We’re excited to announce that Papier has launched its very own Book Club to spark a conversation around some of the most exciting new literary voices. Our first is with Zakiya Dalila Harris whose much-lauded debut novel The Other Black Girl is a tense, twisting tale of two young Black women meeting against the starkly white backdrop of book publishing.
In the lead up to each Papier Book Club, we'll be asking our authors a set of bookish questions.
What’s the book you always gift to friends?
I don’t usually gift books to friends—I feel that’s a bit risky!—but if I were to gift a book to a friend, I think I’d gift them a story collection like Nafissa Thompson-Spire’s Heads of the Colored People, or Stephen King’s Night Shift.
Which book have you reread the most? Kindred by Octavia Butler. I first read it in high school for an African-American Literature class, and then read it again while I was working on edits for The Other Black Girl. It’s timeless, really, and such a page-turner!
Which book reminds you of home?
Americanah by Chimamanda Ngozi Adichie. Even though the protagonist is Nigerian and I’m from Connecticut, I can relate to Ifemelu and the conversations in the novel revolving around blackness, hair, and Americanness. Plus, I grew up about fifteen minutes away from Yale, where Ifemelu goes to university, so this book feels especially close to home.
What are you reading at the moment?
All Her Little Secrets by Wanda M. Morris, The Prophets by Robert Jones, Jr., and Survive the Night by Riley Sager. Three very different books, but all fully engrossing.
What are your reading habits like?
I like to read multiple books at once, because how else would I get to read everything? Morning is generally the best time for me to read, before I look at my phone or start checking email. Waking up and going straight into a book almost always keeps me more focused.
What was your path to becoming an author?
I’ve wanted to write ever since I was a kid. I spent a lot of time writing stories in my notebooks and then, once I learned how to type, I would transcribe those stories onto our computer. When I was twelve, I stumbled upon a writing contest in American Girl magazine calling for readers to write a story accompanying the illustration they’d given. I entered the contest on my own; a few months later, we discovered that I’d won, and my story appeared in the May/June 2006 issue of the magazine.
When it came time for me to go to college, I decided to major in English Literature, and minor in creative writing. From there, I did my MFA in creative writing, where I focused on nonfiction. I’d really wanted to do fiction, but I’d been waitlisted—and now, I’m glad I was, because many of the essays I wrote for my thesis ended up finding their way into The Other Black Girl.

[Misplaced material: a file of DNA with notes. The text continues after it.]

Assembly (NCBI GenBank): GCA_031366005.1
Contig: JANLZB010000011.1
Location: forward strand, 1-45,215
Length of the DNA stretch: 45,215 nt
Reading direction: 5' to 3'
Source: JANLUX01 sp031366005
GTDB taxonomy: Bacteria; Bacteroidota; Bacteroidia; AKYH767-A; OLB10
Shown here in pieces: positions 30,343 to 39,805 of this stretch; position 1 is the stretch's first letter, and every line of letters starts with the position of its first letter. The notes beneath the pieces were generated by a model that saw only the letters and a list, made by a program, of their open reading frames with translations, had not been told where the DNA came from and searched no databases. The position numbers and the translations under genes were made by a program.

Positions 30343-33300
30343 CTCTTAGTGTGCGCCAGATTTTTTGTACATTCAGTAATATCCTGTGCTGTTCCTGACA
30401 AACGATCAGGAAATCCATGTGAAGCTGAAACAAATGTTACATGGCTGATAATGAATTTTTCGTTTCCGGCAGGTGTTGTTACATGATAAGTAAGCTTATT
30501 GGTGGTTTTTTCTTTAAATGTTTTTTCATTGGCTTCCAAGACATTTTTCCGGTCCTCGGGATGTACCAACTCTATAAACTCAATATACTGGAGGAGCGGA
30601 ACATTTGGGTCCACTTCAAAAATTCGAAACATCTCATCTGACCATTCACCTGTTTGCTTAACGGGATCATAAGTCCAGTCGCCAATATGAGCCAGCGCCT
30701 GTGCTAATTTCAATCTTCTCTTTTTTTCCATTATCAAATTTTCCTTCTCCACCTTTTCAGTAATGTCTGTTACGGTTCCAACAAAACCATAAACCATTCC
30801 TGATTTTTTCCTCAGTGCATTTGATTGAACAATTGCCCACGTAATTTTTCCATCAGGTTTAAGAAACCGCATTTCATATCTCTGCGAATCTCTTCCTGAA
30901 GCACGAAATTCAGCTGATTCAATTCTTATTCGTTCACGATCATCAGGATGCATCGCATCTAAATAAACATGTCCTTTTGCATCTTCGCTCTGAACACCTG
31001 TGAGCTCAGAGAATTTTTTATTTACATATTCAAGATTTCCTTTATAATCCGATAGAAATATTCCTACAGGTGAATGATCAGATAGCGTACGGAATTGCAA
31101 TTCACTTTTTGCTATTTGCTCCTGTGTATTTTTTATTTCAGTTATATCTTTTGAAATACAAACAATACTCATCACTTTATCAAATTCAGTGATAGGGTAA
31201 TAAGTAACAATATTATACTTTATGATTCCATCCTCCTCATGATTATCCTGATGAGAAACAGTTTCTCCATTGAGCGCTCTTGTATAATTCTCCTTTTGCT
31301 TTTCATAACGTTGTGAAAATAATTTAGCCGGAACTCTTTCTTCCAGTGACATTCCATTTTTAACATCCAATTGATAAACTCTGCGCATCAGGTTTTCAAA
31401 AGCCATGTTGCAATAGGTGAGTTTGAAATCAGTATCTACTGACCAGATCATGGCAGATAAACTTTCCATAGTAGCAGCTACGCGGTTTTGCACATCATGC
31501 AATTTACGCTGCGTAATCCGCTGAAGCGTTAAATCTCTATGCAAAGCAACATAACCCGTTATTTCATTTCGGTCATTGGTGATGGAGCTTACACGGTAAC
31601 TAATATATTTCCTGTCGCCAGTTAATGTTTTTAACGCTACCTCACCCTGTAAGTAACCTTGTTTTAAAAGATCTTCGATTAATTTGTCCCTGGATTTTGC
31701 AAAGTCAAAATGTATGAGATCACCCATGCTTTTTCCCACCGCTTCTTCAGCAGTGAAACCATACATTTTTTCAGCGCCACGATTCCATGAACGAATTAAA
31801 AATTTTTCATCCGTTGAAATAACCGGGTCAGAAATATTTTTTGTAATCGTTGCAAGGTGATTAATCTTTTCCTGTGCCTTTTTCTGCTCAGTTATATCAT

What is the importance of telling stories?
Humans spend so much time in their own heads—on cell phones, on computers, on social media—but nothing is quite the same as being told a story. You really have to be present while reading or listening to a story, which is kind of a big deal given how short of an attention span our society generally has today. In my opinion, no matter how technologically advanced we get, there will always be a need for them.
How would you describe your writing process in five words?
Writing by hand is best.
Which 3 other authors or literary characters would you choose as housemates?
This is hard. I feel like some of my favorite characters and authors are ones who I wouldn’t want to live with! But after some thought, I’ll say Opal from Dawnie Walton’s The Final Revival of Opal and Nev, Mrs. Pollifax from Dorothy Gilman’s The Unexpected Mrs. Pollifax, and Beneatha from Lorraine Hansberry’s A Raisin in the Sun. They’re all pretty quirky, and bold, and I think they’d be fun to chat with in the kitchen.
If you weren’t an author, what would you like to be?
A DJ. I could go through song catalogs for hours, and I could spend days creating playlists for this or that occasion.
What’s your most treasured piece of stationery?
This might be weird, but I still have stationery from my time in publishing. I didn’t want to waste it after I quit, so I still use it around the house for miscellaneous things. I also like using the stationery because it reminds me of how far I’ve come.
Beside books, what other cultural things are you currently enjoying?
I have been watching a lot of television: Good Girls, Search Party, South Side, and the YouTube TV show Hot Ones, where celebrities have to eat increasingly spicy hot wings on camera while answering questions. I’ve also been listening to a lot of podcasts: NPR’s On Our Watch, The New York Times’s Still Processing, and Black Girl Songbook.
Watch Zakiya in conversation with Kenya Hunt at the Papier Book Club. And get yourself a copy of The Other Black Girl here. (But don't panic, it's not necessary to have read it to attend the Book Club.)